|I'm posting this under a pseudonym in order to protect the naive. I'm involved in a consumer web commerce/entertainment startup. We've spent a significant amount of time refining our prototype and we're just getting ready to start accepting content in anticipation of a public beta launch. We would ultimately expect to burn through a few million dollars to reach profitability, largely bandwidth, but we're bootstrapping as far as we can.|
We've quite randomly encountered a team of would-be startup incubator / money finders / placeholder executives who after meeting somewhat briefly with us and looking over our (slightly informative) business plan and partially functioning demo site, suggested that we re-form as an S Corp in Delaware, which would be preferable to our current LLC in California. They then sent over an offer to pay them $7k (half up-front) for the preparation of an investment kit (incorporation, business plan, stock purchase agreement, etc.), and mentioned a 4% commission on money raised and 4-7% founders' share equity for them with a ~$3M series A open-ended round, and that we would be able to keep majority share for the founders at that valuation.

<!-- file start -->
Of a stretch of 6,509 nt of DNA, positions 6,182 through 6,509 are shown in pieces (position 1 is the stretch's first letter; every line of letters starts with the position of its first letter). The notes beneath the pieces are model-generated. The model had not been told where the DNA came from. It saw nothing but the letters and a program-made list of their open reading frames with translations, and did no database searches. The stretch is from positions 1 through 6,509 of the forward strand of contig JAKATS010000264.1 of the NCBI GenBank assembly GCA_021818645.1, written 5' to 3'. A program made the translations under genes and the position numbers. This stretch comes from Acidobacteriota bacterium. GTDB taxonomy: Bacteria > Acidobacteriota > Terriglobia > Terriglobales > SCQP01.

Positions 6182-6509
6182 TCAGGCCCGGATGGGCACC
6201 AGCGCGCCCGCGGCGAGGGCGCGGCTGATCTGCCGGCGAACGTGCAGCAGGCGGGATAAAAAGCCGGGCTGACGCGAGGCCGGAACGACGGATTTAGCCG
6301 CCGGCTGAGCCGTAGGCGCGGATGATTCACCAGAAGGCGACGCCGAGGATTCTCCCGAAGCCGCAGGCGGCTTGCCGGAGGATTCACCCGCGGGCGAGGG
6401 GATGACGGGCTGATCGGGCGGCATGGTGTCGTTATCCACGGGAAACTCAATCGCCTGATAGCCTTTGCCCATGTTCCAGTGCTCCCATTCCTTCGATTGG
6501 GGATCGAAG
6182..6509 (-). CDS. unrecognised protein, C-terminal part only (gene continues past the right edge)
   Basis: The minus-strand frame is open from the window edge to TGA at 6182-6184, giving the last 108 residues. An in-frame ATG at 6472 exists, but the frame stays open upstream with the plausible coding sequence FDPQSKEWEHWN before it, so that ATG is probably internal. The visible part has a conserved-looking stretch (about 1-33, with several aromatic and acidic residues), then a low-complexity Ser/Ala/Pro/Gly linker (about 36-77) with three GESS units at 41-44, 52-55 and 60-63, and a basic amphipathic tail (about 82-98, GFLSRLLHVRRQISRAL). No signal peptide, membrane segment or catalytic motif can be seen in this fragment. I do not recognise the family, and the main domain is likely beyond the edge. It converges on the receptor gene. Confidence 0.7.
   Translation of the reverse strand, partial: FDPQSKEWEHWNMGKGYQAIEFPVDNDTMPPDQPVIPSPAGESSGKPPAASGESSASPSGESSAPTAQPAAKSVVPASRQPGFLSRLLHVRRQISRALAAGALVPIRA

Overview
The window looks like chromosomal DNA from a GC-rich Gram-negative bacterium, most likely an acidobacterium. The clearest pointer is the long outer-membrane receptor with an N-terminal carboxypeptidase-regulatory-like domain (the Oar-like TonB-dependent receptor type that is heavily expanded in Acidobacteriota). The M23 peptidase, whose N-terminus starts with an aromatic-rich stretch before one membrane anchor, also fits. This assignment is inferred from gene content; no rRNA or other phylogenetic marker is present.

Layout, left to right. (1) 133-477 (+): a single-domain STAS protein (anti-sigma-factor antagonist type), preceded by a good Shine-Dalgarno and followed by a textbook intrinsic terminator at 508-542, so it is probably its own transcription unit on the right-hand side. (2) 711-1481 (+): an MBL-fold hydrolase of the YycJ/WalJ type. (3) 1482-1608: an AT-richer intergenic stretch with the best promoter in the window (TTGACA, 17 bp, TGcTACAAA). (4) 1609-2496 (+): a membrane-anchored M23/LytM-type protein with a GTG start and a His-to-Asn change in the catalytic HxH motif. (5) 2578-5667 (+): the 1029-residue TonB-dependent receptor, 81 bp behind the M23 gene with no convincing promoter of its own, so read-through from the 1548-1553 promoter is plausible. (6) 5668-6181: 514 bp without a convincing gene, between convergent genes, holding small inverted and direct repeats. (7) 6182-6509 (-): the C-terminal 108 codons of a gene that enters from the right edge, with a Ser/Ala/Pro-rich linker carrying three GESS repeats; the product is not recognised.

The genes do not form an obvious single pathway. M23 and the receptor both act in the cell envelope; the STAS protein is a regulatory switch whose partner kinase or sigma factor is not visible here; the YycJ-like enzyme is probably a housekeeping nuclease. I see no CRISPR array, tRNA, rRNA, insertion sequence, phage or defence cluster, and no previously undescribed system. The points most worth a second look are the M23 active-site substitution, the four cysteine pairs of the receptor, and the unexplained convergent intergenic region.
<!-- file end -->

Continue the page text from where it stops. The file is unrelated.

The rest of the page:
Now, given the fact that we would apparently be their first clients, this is the point where most sane people would run away screaming. We declined their generous offer for the investment kit preparation as too risky for us given their lack of track record, but they would like to meet for more in-depth discussion and possibly some other kind of arrangement.
It's probably unrealistic for us to think about a series A round before we have content licensed, let alone users and revenue. That said, what do you think about involving people like this in a startup? Are there any red lines that we shouldn't cross here, for fear of making us unattractive to investors? What are some ways of minimizing our risk as we seek partners in raising money? Are there any particular resources you might suggest for us?